“But the beauty of radio is that the ambience of other countries, other cultures, fills the sonic background with no camera eye imposing a single dominant message-image (a close-up of scorched belongings to signify the ravages of war), and no reporter standing in the foreground, colonizing the frame with a face full of concern.”

The Financial Times applauds NPR for being “the closest America comes to the BBC.” However, “it is also a bit smug and boring.”

74% of Spot.Us users surveyed in September think public media is higher quality than their commercial counterparts.

So, we get it, masses of college graduates love NPR, even if it is more Wonder Bread than organic kale roll-ups.

Gavin rightfully saves the big guns for the biggest problem of all in public radio, as we see it — the lack of financial transparency:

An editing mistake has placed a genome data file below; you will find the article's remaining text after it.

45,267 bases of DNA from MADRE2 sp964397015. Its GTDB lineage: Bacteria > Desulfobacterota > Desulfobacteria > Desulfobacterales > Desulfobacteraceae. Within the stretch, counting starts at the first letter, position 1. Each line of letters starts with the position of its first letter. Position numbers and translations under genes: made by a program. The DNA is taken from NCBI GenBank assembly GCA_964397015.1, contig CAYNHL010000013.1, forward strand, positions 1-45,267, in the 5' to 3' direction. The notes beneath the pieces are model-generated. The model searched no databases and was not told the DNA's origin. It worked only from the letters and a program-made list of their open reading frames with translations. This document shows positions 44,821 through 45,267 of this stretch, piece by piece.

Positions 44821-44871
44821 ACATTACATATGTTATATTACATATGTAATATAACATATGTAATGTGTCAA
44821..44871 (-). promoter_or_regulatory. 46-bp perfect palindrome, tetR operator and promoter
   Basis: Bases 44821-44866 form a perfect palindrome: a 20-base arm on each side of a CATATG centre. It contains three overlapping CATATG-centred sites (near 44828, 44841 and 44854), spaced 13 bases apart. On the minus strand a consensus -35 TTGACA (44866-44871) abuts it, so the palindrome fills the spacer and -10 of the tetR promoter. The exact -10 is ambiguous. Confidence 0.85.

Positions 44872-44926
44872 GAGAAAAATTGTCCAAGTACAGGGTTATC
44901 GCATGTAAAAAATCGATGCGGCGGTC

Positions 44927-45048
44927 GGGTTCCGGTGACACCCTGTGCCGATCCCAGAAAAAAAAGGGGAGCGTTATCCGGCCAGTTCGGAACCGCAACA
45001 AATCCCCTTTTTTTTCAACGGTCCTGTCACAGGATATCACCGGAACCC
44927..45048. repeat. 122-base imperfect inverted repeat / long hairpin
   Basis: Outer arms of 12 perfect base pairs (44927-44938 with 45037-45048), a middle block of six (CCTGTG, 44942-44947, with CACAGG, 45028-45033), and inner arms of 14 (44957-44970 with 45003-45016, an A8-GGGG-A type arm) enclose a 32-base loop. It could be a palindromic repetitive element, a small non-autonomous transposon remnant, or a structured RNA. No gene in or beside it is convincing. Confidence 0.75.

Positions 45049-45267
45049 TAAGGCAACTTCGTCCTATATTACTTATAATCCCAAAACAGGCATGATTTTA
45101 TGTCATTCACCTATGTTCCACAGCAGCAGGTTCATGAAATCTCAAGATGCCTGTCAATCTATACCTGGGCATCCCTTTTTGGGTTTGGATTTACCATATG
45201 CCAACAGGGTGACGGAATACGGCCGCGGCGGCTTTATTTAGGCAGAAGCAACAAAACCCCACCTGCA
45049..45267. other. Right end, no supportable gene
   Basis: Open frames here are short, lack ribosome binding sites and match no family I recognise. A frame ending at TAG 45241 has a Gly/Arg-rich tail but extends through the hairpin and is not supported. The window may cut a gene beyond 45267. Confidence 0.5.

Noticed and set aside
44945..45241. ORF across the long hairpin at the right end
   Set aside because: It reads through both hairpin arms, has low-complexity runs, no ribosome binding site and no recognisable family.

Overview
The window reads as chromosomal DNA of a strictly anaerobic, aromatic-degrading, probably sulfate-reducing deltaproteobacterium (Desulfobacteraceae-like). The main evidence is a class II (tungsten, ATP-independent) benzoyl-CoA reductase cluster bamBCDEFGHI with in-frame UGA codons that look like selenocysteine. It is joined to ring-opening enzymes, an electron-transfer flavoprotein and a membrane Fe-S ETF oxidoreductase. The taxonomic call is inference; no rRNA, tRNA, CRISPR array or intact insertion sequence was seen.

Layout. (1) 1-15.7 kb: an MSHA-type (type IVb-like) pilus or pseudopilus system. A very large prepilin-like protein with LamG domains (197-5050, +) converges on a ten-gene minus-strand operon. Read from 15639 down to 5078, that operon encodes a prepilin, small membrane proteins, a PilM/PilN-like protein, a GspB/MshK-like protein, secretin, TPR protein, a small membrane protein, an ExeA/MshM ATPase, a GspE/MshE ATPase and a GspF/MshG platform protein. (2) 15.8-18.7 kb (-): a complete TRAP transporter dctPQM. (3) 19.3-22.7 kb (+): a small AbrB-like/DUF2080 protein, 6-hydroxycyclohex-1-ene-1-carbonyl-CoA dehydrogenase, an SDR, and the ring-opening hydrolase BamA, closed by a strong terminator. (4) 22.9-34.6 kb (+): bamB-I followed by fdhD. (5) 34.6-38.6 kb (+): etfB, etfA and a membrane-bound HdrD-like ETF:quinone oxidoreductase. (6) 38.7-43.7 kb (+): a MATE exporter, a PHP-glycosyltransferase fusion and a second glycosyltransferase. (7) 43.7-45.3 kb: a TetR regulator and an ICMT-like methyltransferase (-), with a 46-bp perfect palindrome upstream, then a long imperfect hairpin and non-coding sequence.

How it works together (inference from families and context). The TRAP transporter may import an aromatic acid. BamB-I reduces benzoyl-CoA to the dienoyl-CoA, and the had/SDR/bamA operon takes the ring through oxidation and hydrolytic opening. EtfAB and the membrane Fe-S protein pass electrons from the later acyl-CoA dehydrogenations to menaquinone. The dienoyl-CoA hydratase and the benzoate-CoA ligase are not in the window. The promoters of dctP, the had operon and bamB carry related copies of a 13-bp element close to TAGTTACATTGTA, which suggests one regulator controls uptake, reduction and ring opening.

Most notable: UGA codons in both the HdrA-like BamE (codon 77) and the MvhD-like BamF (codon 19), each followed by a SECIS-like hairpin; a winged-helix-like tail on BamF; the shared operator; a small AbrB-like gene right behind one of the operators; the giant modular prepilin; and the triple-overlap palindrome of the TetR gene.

For the future of public radio, quite possibly the most important critique of the NPR brand is inaccessibility. Fans of small “d” democracy, libertarians and much of the community radio movement feel the bigger the member station, the more editorially closed off from real people.

Plenty of listeners dedicated to the low end of the FM dial are concerned so-called corporate “persons” have too much influence on the big pubcasters.

For example, one blogger writes, “KBYU should not use the public airwaves to solicit donations from listeners until it first makes complete and regular disclosures of its finances.”

Gavin later channels Jack Balkwill, who writes in the LUV News daily report:

Corporate sponsors include the taxpayer-bailed-out General Motors, Citibank, and Bank of America. Others include Citgo Oil, Mastercard, Visa, BP Oil, Dow Chemical, and Fox Broadcasting.